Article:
In 2007, 16 percent of all U.S. residents 18 and older were living in situations in which they were neither the householder, or the householder's spouse or partner. Last year, 17.9 percent of all adults were in that situation.
More than half of those in shared households last year were adult children, and most of the rest were relatives. Fewer than one in five were non-relatives.
The number of shared households rose from 19.8 million or 17.6 percent of households in 2007, before the economy slumped, to 22.2 million or 19.4 percent in 2010. The number dipped in 2011 to 22 million or 19.2 percent.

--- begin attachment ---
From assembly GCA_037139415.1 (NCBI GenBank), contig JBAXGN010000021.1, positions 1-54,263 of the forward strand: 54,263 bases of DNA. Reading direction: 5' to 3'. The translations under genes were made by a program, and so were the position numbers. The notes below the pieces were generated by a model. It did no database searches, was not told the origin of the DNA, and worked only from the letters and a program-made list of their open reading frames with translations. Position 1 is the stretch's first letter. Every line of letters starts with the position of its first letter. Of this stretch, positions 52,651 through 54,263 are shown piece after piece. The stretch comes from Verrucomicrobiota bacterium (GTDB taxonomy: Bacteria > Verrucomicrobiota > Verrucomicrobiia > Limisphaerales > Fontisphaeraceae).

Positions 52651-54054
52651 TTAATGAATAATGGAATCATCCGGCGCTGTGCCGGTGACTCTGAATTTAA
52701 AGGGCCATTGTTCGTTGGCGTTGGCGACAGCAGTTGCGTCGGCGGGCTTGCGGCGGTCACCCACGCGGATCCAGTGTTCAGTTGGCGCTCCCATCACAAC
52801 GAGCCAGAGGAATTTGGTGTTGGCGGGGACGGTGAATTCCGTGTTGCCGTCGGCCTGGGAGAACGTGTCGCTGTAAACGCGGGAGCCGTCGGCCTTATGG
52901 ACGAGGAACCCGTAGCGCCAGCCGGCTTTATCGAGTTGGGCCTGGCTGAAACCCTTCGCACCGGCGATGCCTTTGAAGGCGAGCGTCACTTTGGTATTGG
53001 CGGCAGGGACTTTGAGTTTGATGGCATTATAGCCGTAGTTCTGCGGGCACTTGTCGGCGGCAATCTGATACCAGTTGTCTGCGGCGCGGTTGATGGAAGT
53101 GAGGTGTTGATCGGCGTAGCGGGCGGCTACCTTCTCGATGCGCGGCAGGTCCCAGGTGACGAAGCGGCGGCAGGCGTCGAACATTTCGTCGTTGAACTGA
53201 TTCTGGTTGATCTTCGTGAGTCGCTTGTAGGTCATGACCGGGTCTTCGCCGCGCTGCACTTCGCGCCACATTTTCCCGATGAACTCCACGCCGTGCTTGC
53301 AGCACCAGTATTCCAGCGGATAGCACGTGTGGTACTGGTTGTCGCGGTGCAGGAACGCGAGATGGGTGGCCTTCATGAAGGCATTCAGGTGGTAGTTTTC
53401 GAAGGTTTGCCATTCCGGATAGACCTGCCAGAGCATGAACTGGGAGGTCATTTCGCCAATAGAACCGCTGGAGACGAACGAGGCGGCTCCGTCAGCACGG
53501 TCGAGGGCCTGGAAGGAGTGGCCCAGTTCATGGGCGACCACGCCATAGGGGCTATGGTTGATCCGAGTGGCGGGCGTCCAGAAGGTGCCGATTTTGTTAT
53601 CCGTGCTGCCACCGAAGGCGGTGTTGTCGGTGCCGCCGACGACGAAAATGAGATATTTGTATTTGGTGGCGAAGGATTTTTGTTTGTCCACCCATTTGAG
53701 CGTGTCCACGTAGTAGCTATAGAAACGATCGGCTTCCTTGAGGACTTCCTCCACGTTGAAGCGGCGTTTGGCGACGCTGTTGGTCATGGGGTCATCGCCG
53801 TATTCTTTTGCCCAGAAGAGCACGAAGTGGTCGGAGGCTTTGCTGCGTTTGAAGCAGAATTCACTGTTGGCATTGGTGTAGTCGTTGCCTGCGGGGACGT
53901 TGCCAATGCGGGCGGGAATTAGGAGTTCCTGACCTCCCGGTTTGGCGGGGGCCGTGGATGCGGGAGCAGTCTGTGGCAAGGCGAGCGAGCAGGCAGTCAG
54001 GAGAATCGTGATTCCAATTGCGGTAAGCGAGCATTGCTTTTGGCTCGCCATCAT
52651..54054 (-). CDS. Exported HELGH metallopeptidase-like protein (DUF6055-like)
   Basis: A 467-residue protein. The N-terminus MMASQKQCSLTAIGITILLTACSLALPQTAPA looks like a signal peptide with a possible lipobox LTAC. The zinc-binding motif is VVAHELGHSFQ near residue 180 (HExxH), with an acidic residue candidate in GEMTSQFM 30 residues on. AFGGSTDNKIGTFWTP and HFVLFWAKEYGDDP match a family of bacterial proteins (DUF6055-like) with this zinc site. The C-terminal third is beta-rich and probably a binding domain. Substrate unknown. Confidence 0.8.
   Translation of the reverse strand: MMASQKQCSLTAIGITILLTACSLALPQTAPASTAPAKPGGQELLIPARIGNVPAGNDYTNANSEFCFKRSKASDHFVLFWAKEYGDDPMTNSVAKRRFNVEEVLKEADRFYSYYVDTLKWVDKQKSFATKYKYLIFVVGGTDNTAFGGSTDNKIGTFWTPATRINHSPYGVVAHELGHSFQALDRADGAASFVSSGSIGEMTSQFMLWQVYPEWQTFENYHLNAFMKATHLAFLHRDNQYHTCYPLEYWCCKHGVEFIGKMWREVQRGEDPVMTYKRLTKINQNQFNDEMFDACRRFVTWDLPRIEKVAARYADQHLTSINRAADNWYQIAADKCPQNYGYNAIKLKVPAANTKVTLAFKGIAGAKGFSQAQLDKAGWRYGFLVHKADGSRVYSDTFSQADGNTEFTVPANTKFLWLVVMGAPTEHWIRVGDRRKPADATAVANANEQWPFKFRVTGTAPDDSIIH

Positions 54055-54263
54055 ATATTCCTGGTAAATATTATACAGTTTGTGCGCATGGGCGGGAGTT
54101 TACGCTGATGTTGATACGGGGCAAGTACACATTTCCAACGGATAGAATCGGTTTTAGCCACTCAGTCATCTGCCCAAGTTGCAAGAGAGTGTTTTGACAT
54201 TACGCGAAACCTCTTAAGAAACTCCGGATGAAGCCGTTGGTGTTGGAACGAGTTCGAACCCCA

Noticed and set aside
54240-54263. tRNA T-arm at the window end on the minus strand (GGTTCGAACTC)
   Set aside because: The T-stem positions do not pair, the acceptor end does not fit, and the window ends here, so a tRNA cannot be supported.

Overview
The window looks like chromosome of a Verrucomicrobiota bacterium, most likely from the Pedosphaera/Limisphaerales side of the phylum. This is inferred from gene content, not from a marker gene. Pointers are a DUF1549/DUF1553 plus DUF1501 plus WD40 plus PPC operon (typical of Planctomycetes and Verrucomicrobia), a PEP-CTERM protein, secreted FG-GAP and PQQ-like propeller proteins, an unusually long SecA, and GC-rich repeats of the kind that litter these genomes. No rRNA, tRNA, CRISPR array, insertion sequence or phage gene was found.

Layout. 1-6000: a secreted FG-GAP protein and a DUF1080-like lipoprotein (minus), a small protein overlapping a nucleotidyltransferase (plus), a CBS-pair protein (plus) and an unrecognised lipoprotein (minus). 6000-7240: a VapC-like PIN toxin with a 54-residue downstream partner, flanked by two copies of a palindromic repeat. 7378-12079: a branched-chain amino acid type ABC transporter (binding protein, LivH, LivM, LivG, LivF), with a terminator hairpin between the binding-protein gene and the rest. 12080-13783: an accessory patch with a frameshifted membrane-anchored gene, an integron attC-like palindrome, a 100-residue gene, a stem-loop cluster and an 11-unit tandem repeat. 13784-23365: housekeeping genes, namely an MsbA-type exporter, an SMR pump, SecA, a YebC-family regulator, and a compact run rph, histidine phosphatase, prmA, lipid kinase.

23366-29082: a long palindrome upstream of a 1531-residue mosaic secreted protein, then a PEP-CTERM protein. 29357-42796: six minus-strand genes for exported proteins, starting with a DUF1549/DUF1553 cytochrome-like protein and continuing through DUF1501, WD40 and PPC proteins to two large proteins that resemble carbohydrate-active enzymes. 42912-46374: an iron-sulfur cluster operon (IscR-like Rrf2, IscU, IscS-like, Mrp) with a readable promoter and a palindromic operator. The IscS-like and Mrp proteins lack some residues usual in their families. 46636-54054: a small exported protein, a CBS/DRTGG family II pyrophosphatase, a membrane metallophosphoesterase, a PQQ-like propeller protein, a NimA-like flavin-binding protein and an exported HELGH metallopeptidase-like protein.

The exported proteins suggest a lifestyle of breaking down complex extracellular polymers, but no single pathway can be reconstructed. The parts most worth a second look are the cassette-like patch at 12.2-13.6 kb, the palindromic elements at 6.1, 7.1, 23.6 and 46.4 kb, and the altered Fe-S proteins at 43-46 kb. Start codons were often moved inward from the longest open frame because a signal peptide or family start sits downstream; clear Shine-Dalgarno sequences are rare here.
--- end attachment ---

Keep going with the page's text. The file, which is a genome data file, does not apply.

In five states, California, Florida, Hawaii, New York and Nevada, and in the District of Columbia more than one in five adults was living in someone else's household in 2011.
Census said sharing a household protected many people from poverty. While 15.8 percent of adults living in others' households had incomes below the poverty line in 2011 based on household income, 55.5 would have been considered poor if living alone.
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